‘Premature anti-fascists’: The effort to remember a group of lesser-known Canadian veterans

Imagine it is 1936.

World war is on the horizon and forces of fascism are taking hold in Europe. Benito Mussolini has ruled Italy with an iron fist for over a decade, Adolf Hitler has risen to power in Germany, and nationalist forces are threatening to do the same in Spain.

Across the Atlantic Ocean in Canada, groups of people are coming together and collectively deciding that something has to be done before the scourge of evil threatens more innocent people.

Over the following year, the bravest of these citizens took the ultimate plunge: travelling across the country, over the border to New York City, then travelling across the cold ocean waters to Europe where they would link up with forces trying to maintain order in the Spanish Republic.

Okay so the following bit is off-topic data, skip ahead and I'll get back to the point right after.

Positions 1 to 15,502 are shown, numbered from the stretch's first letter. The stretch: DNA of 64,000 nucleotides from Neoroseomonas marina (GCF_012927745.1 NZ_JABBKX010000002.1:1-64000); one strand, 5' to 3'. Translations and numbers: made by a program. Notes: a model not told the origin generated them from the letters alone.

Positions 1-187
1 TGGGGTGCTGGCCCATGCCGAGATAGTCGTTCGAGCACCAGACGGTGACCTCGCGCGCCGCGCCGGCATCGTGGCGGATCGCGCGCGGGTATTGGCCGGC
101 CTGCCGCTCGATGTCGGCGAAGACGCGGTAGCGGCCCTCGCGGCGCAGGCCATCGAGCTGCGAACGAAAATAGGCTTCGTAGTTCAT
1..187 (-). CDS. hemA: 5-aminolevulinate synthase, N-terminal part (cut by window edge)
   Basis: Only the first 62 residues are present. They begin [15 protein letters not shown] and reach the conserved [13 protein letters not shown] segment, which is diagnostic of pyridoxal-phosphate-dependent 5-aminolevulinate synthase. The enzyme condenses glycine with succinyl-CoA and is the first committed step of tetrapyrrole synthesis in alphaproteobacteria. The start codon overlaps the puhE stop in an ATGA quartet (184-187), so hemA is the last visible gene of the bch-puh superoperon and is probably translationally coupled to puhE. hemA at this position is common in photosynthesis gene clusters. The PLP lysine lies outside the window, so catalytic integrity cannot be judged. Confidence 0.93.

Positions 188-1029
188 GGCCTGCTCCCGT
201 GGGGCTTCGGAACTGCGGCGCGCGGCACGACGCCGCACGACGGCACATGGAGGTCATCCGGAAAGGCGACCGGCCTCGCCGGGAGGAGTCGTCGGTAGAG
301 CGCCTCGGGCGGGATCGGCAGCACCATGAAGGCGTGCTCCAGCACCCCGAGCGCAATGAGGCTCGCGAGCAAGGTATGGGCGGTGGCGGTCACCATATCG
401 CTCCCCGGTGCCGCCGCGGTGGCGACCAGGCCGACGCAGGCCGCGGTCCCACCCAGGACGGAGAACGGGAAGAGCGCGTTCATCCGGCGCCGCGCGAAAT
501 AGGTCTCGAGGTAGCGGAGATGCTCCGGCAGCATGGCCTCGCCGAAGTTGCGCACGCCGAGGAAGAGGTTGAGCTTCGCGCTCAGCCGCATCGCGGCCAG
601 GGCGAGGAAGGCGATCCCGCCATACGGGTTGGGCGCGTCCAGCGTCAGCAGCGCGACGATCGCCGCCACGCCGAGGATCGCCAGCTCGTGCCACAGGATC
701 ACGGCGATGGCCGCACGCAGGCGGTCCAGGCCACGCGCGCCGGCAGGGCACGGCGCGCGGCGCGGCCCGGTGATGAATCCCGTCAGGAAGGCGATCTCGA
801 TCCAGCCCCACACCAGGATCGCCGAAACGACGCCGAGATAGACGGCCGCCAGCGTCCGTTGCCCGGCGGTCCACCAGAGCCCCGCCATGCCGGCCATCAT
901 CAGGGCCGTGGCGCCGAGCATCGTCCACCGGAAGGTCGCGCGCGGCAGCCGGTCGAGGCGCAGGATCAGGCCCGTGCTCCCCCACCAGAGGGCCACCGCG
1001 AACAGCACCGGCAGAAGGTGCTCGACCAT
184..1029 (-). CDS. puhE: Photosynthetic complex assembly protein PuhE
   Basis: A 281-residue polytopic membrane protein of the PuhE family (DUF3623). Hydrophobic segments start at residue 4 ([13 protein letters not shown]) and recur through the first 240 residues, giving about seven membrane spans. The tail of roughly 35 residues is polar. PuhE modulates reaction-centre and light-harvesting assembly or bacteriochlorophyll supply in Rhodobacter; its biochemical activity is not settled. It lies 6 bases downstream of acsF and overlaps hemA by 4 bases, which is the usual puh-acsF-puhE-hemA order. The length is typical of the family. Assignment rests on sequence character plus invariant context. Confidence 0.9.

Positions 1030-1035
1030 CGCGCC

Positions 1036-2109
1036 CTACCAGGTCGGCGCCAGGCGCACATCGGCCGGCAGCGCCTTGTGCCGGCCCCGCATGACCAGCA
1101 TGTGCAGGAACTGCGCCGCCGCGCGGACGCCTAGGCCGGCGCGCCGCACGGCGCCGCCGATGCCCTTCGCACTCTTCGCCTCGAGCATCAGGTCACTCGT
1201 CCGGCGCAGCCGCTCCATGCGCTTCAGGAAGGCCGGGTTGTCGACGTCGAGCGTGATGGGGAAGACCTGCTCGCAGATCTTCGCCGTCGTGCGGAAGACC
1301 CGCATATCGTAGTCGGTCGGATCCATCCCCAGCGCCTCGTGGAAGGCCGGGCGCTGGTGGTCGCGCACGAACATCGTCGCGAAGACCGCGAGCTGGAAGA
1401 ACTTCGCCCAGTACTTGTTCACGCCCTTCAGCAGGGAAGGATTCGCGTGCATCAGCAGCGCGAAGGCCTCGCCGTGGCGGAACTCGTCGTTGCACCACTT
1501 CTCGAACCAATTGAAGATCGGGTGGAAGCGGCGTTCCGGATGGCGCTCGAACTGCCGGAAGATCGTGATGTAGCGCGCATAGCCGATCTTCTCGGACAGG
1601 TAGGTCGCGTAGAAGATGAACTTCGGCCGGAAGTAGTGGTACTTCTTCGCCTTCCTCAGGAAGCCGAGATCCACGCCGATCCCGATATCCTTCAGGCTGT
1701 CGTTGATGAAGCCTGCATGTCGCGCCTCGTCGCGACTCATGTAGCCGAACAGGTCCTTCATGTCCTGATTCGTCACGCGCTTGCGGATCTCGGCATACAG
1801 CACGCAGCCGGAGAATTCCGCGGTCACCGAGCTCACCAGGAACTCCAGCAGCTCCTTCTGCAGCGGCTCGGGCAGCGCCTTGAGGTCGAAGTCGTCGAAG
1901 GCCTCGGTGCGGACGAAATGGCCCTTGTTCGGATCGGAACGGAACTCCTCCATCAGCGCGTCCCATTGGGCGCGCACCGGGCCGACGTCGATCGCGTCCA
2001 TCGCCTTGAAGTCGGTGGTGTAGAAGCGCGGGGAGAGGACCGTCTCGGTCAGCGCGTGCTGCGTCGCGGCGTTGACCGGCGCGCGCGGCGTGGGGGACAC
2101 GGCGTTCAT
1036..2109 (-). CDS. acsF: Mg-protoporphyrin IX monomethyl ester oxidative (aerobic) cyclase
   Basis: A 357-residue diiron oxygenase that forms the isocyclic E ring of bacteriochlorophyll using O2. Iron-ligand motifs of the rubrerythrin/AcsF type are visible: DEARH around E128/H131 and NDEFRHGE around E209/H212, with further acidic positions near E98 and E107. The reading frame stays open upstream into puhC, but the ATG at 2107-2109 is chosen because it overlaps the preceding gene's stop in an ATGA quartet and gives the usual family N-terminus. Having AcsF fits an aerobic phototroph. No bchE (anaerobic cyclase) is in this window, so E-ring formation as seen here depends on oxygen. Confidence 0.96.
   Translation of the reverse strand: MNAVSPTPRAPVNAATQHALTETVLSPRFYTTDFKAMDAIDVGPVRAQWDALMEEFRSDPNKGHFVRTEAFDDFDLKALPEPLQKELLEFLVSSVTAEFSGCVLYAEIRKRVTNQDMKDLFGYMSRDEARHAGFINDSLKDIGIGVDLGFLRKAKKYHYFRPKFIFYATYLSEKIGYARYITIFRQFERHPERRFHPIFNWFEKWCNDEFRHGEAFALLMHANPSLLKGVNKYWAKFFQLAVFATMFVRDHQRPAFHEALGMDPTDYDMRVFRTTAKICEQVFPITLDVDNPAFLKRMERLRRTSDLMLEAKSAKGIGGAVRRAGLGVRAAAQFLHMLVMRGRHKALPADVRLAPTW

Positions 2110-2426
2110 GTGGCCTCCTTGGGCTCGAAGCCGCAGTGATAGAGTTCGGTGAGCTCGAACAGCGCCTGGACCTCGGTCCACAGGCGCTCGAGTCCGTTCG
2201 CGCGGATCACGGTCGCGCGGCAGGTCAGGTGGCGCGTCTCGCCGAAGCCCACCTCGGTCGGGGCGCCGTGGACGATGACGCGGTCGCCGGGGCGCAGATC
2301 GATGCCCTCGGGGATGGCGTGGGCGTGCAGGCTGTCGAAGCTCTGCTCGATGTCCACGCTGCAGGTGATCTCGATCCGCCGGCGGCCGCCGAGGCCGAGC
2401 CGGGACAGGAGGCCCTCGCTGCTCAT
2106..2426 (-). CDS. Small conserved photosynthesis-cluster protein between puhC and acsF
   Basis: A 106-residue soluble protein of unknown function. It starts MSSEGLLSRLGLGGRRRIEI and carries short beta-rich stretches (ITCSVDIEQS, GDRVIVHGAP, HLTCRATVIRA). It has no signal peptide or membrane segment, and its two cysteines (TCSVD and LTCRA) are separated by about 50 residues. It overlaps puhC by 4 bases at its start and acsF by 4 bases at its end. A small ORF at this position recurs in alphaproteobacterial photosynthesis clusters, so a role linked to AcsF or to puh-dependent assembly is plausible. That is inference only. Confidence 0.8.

The Spanish Civil War is a conflict not many people think about on Remembrance Day, largely overshadowed by the Second World War following shortly after and seen as a distant event localized to the Spanish people.

But this was not the case.

At the height of the fighting, thousands of troops in international brigades supported the left-leaning Republicans to push back against Francisco Franco’s fascist forces. They came from far and wide, including the Soviet Union, Mexico, France, the United States and Canada.

The Canadians eventually formed the Mackenzie-Papineau Battalion, a group of about 1,500 troops who fought for the ideals they believed in, even though it was in a country thousands of kilometres away. Tragically, over 700 paid the ultimate price and never returned home. Those who did make it back had to fight again so the country would recognize their service.


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Members of the Mackenzie-Papineau Battalion march in Spain.


Fast forward to 2021, and a group of Canadians — many of them descendants of veterans who fought in the Spanish Civil War — try to spread the word and get recognition for these lesser-known veterans.